While the Chinese government has been striving to decrease bureaucracy and create a business-friendly environment, registering a company still has its challenges. The process remains rather complex as China maintains its commitment to its zero-covid strategy (i.e., international travel is limited, and targeted measures are taken if a new infection is detected upon entry or domestically).
In principle, entry into China is possible for foreigners from many countries. According to the announcement released by the MOFA (Ministry of Foreign Affairs) on 23 September 2020, foreigners with valid residence permits for work, personal matters, and reunion would be allowed to enter the country without needing to re-apply for new visas starting from 28 September 2020. This policy does not apply to foreign nationals from certain countries, such as the UK, France, Italy, Belgium, Russia, India, and South Africa. Foreigners are advised to always check the latest visa policy updates before planning any trips. The presentation of both negative certificates of RT-PCR and antibody (IgM) tests remain unchanged. However, it is important to add that all tests should be done in the same consular district but at different testing institutions in the case that several PCR tests are required.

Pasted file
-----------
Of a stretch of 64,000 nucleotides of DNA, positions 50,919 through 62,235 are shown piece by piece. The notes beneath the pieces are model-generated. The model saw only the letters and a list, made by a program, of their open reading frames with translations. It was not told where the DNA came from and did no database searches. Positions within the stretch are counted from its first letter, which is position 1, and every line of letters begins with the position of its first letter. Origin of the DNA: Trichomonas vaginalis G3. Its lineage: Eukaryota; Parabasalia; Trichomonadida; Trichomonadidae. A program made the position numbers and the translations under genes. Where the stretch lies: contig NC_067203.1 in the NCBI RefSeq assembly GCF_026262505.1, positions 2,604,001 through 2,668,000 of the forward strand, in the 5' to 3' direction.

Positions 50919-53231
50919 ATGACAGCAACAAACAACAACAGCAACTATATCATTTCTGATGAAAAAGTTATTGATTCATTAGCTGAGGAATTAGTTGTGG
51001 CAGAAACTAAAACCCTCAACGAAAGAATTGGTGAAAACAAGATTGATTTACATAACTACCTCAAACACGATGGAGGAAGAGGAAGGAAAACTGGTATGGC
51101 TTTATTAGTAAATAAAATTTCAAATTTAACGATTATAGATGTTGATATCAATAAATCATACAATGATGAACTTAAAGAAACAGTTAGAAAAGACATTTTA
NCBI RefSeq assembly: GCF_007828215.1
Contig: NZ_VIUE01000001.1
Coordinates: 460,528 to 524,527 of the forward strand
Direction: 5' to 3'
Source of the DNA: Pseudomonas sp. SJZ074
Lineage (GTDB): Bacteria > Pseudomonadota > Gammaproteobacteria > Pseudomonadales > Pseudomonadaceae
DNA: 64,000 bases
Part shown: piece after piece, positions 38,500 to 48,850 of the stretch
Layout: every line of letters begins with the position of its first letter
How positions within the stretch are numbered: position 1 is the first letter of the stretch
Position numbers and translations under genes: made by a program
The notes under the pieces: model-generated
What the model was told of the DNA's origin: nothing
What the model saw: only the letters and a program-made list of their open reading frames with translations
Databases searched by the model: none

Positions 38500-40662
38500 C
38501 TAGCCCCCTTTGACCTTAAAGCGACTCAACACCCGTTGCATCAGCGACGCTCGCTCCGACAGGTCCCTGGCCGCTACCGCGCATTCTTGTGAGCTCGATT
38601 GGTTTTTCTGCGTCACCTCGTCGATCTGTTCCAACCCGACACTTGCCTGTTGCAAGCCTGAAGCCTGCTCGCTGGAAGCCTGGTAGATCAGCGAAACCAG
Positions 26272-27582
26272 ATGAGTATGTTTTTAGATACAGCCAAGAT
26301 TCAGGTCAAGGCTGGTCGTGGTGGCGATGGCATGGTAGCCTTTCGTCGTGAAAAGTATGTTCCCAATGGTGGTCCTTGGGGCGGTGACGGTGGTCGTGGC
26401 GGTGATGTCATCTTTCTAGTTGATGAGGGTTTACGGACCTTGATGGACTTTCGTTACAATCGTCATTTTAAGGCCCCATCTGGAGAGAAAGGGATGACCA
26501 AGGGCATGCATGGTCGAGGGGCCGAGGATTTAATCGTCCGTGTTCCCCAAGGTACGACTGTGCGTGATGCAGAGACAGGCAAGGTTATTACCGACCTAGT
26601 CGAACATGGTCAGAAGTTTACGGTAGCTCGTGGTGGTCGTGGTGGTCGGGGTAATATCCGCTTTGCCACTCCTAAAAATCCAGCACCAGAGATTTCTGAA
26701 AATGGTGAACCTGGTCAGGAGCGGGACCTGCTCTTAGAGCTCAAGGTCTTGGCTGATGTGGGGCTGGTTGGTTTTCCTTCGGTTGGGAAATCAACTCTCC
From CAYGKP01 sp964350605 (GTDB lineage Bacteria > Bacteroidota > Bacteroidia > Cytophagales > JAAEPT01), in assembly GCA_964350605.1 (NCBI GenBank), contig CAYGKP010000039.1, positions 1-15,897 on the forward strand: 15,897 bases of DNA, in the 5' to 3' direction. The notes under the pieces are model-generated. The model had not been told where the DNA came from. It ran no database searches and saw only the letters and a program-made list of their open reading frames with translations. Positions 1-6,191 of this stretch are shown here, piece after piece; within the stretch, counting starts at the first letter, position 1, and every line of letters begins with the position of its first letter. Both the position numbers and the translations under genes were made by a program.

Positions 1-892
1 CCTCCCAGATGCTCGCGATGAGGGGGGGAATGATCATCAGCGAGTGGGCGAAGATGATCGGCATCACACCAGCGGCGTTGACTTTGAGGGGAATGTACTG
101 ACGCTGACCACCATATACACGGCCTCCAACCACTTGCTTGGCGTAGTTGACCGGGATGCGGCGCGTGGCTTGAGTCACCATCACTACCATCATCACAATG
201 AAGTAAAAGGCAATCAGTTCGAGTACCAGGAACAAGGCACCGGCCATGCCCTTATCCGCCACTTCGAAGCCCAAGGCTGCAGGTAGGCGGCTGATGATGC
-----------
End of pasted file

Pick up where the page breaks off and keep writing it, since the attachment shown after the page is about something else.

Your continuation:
It is also important to note that only direct flights from the country of origin are allowed. If this is not the case, the travellers will not receive boarding approval in the form of a digital green code from the local Chinese consulate. Those with non-direct flights to China are suggested to consult their local consulate to get pre-approval for an alternative one-time transit route.